Russian spacecraft falls from the sky. Is the International Space Station in trouble?
The second embarrassing loss of a Russian space vehicle in a week spells trouble for Russia's space program and its ability to maintain the International Space Station.
Moscow — An unmanned Russian space freighter, which was launched on a resupply mission to the International Space Station, careened out of control and blew up in a "thunderous fireball" over Siberia Wednesday.
The blast triggering a state of emergency over a wide region and calls into doubt Russia's ability to handle its space obligations in the post-space shuttle era.
"The explosion was so strong that for 100 kilometers glass almost flew out of the windows," Alexander Borisov, an official in the remote and mountainous Altai Republic, on the Mongolian border, where most of the debris from the destroyed Progress spaceship rained down, was quoted by RIA-Novosti as saying.
Russian media reported Thursday that none of the wreckage fell on populated areas, and 40 lumberjacks who'd been working in the affected zone were all safe and accounted for.
But the main casualty may be Russia's ambitious space program, which is the only link to the ISS since last month's final space shuttle mission left NASA without a spacefaring capability.
The loss of the Progress freighter, which was carrying three tons of food, fuel, and water to the ISS, is the second embarrassing loss of a Russian space vehicle in barely a week, and the third so far this year. Last week, an Express AM-4 telecommunications satellite failed to separate from its Proton-M carrier rocket, and had to be jettisoned.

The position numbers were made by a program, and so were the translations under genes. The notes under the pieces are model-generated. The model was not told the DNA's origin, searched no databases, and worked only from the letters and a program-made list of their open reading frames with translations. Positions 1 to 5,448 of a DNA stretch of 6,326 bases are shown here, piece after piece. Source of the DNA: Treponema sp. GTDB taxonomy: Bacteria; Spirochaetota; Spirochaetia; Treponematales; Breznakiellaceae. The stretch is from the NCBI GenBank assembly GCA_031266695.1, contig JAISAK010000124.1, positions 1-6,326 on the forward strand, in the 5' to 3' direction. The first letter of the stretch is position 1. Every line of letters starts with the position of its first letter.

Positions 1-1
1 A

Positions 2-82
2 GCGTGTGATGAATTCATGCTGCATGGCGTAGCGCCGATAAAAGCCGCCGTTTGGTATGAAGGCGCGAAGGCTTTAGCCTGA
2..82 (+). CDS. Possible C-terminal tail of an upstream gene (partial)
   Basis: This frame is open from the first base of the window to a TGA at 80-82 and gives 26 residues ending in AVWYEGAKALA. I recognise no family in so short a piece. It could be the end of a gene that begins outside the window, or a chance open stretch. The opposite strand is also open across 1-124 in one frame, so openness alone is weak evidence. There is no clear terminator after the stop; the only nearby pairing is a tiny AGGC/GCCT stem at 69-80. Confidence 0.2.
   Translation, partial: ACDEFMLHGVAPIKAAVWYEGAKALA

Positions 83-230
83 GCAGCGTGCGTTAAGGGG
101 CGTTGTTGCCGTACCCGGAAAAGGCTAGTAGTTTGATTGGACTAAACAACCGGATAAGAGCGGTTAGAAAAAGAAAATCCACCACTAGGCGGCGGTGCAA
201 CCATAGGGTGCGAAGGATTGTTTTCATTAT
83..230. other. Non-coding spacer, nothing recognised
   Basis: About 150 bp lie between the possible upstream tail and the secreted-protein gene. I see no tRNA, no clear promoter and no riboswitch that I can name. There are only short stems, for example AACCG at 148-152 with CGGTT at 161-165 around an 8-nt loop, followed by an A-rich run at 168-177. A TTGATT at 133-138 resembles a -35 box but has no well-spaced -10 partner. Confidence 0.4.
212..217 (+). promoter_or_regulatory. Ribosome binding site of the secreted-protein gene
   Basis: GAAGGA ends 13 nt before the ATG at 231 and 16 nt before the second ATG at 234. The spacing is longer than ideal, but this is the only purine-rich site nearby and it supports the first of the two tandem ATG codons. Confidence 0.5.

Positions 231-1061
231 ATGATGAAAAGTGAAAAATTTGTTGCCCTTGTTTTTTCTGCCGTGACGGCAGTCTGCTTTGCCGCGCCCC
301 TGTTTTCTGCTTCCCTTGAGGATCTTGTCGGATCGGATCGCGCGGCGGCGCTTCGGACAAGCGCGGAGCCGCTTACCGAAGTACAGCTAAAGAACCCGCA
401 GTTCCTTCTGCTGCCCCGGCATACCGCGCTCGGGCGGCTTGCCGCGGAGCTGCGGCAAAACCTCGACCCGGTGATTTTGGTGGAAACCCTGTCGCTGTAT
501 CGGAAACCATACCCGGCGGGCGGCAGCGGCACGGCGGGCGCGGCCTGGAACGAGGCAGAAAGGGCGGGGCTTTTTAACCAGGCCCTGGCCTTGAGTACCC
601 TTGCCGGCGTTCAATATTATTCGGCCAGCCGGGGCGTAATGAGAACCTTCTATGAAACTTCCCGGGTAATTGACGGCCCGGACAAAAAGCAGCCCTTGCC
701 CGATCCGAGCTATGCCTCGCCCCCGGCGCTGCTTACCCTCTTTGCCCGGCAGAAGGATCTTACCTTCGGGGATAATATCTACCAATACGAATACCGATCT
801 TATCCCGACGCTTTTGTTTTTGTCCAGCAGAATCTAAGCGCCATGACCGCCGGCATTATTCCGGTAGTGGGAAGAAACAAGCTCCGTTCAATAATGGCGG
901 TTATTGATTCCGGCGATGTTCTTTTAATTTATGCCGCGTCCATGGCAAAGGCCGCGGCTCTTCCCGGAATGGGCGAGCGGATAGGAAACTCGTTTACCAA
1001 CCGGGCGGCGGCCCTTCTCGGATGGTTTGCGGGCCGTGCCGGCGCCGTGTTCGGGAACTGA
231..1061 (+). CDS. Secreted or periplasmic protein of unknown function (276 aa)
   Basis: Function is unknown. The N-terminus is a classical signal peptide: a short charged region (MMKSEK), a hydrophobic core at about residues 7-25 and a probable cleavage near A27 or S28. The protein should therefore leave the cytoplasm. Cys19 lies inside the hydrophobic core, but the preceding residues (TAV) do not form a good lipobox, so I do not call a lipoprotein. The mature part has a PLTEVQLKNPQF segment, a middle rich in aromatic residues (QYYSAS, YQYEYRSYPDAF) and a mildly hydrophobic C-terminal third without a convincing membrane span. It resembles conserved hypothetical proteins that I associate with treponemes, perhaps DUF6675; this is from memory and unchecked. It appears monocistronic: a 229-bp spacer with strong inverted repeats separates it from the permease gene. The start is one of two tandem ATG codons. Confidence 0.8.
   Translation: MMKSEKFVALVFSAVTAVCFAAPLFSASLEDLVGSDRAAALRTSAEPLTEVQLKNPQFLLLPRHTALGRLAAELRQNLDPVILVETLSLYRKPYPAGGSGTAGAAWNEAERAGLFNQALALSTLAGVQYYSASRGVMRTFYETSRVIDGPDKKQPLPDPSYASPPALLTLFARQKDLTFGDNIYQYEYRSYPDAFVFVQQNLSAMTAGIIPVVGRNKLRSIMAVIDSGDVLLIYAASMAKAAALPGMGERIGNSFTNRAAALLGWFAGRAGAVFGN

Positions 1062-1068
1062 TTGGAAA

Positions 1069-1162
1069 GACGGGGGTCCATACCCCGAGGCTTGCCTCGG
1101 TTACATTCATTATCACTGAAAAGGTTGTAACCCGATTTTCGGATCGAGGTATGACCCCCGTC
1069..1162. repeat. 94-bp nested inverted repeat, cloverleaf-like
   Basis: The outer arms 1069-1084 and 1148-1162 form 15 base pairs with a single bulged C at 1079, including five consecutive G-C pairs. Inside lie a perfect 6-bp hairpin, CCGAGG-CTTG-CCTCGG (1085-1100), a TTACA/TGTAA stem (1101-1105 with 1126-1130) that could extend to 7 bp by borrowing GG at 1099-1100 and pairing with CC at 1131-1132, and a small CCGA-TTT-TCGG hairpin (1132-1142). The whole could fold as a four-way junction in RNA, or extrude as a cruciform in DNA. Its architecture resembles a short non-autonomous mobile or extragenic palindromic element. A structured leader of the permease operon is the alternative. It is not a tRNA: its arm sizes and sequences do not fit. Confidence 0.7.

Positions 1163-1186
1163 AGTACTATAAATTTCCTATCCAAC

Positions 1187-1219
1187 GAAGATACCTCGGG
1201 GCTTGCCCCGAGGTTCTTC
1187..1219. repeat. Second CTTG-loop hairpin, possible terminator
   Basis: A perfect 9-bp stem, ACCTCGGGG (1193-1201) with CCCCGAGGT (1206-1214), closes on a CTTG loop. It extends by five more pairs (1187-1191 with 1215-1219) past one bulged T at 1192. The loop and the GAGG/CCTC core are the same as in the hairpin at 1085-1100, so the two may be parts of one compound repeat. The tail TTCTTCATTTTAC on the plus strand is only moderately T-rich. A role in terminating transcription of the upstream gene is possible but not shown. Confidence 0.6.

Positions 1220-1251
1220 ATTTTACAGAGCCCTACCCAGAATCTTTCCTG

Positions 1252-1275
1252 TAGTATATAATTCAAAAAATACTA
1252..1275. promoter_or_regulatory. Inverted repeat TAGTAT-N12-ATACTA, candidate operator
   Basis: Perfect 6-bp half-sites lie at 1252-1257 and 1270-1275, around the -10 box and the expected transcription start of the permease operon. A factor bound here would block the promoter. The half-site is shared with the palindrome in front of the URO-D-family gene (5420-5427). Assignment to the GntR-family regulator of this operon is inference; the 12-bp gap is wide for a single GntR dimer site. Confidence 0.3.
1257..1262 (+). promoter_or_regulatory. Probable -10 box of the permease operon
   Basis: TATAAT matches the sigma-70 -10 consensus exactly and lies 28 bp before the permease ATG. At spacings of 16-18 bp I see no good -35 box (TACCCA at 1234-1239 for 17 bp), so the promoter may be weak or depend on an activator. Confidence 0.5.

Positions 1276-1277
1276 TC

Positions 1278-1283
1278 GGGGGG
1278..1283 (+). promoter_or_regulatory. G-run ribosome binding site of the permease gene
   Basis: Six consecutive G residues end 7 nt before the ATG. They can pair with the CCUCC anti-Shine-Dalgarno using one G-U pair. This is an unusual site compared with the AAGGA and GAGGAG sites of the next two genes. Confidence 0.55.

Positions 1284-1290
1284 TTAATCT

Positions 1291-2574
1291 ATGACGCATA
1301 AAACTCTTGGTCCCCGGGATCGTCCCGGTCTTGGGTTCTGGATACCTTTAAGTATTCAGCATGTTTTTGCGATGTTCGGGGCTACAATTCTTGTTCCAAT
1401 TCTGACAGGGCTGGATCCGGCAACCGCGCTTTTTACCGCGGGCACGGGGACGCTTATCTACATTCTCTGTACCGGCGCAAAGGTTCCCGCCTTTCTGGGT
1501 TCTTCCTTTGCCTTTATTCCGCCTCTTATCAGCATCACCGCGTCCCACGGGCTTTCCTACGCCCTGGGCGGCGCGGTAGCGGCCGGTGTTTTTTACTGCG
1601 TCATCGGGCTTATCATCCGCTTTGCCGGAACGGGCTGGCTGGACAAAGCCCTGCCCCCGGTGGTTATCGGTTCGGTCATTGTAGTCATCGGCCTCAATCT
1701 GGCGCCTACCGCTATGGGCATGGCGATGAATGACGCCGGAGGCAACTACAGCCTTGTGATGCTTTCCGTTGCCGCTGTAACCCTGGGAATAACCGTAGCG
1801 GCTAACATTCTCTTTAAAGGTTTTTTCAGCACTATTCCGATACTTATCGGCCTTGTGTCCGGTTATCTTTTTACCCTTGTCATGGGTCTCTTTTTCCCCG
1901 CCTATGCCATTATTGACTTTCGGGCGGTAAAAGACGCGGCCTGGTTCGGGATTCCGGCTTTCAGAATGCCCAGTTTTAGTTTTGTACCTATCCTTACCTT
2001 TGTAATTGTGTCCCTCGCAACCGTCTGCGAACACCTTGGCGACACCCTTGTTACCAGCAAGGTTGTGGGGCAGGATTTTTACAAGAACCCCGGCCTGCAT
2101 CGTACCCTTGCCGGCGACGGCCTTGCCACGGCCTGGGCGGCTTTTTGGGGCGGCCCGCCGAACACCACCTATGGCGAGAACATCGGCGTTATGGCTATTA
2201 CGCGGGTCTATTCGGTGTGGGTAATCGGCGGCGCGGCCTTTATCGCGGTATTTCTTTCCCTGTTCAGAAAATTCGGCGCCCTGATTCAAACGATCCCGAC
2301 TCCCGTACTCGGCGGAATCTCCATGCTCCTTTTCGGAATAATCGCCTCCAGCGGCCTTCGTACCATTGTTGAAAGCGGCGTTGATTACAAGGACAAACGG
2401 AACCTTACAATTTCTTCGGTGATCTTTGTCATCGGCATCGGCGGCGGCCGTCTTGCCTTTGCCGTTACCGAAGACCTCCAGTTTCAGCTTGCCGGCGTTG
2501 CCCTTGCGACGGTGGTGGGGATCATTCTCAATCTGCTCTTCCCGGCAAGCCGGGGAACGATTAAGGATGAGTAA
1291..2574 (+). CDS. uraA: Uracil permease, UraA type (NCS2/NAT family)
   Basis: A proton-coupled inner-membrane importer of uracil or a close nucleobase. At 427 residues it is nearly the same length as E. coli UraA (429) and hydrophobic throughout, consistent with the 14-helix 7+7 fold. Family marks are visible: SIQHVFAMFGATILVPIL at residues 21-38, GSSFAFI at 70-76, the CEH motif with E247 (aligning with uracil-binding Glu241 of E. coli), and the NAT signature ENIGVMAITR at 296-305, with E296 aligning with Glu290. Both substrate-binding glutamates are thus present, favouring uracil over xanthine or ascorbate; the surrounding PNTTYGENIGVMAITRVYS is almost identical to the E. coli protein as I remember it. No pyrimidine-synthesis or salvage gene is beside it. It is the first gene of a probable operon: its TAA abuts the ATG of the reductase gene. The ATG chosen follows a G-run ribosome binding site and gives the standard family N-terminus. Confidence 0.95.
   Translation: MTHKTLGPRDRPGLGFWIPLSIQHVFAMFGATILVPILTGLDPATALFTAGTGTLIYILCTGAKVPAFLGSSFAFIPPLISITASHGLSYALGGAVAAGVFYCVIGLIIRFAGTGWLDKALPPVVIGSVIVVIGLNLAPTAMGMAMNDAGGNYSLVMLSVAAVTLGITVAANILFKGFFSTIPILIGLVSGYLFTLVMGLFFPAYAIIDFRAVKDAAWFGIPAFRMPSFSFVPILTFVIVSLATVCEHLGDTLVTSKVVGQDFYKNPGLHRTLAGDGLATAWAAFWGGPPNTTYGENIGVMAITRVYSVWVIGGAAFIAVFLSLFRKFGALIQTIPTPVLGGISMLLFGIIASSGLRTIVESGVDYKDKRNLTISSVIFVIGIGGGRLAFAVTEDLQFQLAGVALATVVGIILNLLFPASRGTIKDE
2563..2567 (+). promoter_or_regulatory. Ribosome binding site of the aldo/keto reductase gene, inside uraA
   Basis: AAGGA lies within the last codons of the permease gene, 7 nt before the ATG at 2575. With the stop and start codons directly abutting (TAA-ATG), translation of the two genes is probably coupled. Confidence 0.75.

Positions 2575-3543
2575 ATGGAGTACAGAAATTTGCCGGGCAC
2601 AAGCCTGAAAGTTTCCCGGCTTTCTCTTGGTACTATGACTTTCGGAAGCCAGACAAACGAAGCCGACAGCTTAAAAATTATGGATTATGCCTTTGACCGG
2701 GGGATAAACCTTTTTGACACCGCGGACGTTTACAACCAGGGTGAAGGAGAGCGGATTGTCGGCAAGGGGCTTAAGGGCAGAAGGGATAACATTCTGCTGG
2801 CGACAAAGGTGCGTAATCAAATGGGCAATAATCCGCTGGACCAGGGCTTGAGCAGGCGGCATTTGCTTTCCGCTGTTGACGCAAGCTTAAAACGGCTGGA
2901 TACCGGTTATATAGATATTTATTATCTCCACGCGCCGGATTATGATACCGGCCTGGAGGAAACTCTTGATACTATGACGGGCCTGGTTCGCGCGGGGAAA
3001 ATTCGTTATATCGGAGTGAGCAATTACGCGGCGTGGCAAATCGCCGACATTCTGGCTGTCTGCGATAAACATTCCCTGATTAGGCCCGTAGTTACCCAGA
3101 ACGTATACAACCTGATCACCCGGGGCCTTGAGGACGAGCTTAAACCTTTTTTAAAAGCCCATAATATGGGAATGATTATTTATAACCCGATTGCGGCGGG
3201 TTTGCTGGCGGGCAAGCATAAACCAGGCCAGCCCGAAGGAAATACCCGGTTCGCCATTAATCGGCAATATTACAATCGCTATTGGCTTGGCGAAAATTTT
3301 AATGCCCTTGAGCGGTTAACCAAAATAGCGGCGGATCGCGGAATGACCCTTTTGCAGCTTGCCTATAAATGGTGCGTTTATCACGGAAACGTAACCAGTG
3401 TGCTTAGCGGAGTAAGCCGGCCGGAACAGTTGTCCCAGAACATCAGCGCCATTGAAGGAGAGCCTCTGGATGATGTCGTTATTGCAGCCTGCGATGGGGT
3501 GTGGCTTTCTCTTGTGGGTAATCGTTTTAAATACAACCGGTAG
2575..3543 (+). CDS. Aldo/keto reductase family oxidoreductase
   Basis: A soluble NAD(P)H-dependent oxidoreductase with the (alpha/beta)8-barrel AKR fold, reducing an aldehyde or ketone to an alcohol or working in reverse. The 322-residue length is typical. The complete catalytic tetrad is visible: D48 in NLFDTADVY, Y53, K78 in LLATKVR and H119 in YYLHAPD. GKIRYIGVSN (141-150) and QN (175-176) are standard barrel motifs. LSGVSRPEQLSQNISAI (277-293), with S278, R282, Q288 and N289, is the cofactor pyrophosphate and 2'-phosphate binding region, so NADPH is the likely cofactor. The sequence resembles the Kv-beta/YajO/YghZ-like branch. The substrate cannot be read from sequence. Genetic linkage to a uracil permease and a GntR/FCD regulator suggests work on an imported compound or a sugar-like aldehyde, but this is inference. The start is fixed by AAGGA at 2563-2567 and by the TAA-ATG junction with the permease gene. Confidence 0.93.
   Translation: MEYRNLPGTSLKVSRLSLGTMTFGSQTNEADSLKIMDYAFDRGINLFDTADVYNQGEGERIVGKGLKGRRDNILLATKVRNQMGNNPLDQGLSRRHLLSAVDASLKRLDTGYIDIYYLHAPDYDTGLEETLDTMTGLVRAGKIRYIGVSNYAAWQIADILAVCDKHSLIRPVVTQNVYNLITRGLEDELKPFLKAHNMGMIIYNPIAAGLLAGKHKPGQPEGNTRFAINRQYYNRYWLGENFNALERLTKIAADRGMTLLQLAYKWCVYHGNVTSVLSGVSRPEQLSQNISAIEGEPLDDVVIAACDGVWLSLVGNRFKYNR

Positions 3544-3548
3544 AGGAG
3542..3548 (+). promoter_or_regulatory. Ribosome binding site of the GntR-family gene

Yet another crippling setback occurred last December, when three satellites crucial to finalizing Russia's ambitious Glonass orbiting navigation system crashed into the Pacific Ocean.
All of the mishaps apparently involved the Proton-M rocket, the workhorse of Russia's space program, which is used to launch most satellite packages as well as the Progress robot freighters and the Soyuz manned space vehicles.
The good news is that the six astronauts currently aboard the ISS, orbiting some 250 miles above the Earth, apparently have "fat reserves" of food and water after being visited by the space shuttle Atlantis on its last voyage in July.
"We're in a good position logistically to withstand this loss of supplies," Mike Suffredini, manager of the space station program at the Johnson Space Center in Houston, was quoted by news agencies as saying. "And in fact, I would tell you we can go several months without a resupply vehicle if that becomes necessary."
The bad news is that they may be stranded, at least for some time. Three of the ISS crew members were slated to be replaced by a Soyuz mission in late September.
But Russian space officials say they will probably ground all Progress and Soyuz spaceships until the fault can be analyzed and corrected.
"The scheduled launches of the [Soyuz] rockets are likely to be suspended because of the space freighter accident until the reasons [for the accident] are established," an unnamed Russian space official was quoted by RIA-Novosti as saying Thursday.
Four Russian flights to the ISS, two of them manned, had been scheduled for later this year. After retiring its last space shuttle, the US space agency NASA agreed to pay its Russian counterpart, Roskosmos, more than $1 billion for resupply missions to the ISS over the next four years.
Russian space experts argue that the problems, while serious, are not necessarily crippling. They insist that Wednesday's Progress crash was the first such failure in the 130 launches that have taken place since the robot freighters entered service in 1972.
They also point to recent key successes for Russia's space program, such as last month's launch of RadioAstron, a Russian space telescope that will deliver images of distant cosmic objects with 10,000 times the resolution of the Hubble Space Telescope.